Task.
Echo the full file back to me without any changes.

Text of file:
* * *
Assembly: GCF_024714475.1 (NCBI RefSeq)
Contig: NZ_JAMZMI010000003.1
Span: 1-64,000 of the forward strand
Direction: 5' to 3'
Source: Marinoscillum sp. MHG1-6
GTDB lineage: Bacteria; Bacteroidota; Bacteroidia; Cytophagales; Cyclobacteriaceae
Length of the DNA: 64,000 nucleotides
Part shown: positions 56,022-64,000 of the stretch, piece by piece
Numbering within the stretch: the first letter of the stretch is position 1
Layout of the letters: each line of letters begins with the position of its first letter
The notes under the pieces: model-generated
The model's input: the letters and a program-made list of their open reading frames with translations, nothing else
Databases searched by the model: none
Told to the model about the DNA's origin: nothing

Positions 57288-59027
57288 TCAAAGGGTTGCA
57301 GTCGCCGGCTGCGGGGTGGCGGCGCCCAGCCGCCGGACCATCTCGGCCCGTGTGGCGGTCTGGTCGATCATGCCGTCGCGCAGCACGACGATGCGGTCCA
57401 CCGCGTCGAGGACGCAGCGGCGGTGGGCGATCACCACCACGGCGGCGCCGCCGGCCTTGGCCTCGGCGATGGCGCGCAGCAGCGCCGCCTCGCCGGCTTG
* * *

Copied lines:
Assembly: GCF_024714475.1 (NCBI RefSeq)
Contig: NZ_JAMZMI010000003.1
Span: 1-64,000 of the forward strand
Direction: 5' to 3'
Source: Marinoscillum sp. MHG1-6
GTDB lineage: Bacteria; Bacteroidota; Bacteroidia; Cytophagales; Cyclobacteriaceae
Length of the DNA: 64,000 nucleotides
Part shown: positions 56,022-64,000 of the stretch, piece by piece
Numbering within the stretch: the first letter of the stretch is position 1
Layout of the letters: each line of letters begins with the position of its first letter
The notes under the pieces: model-generated
The model's input: the letters and a program-made list of their open reading frames with translations, nothing else
Databases searched by the model: none
Told to the model about the DNA's origin: nothing

Positions 57288-59027
57288 TCAAAGGGTTGCA
57301 GTCGCCGGCTGCGGGGTGGCGGCGCCCAGCCGCCGGACCATCTCGGCCCGTGTGGCGGTCTGGTCGATCATGCCGTCGCGCAGCACGACGATGCGGTCCA
57401 CCGCGTCGAGGACGCAGCGGCGGTGGGCGATCACCACCACGGCGGCGCCGCCGGCCTTGGCCTCGGCGATGGCGCGCAGCAGCGCCGCCTCGCCGGCTTG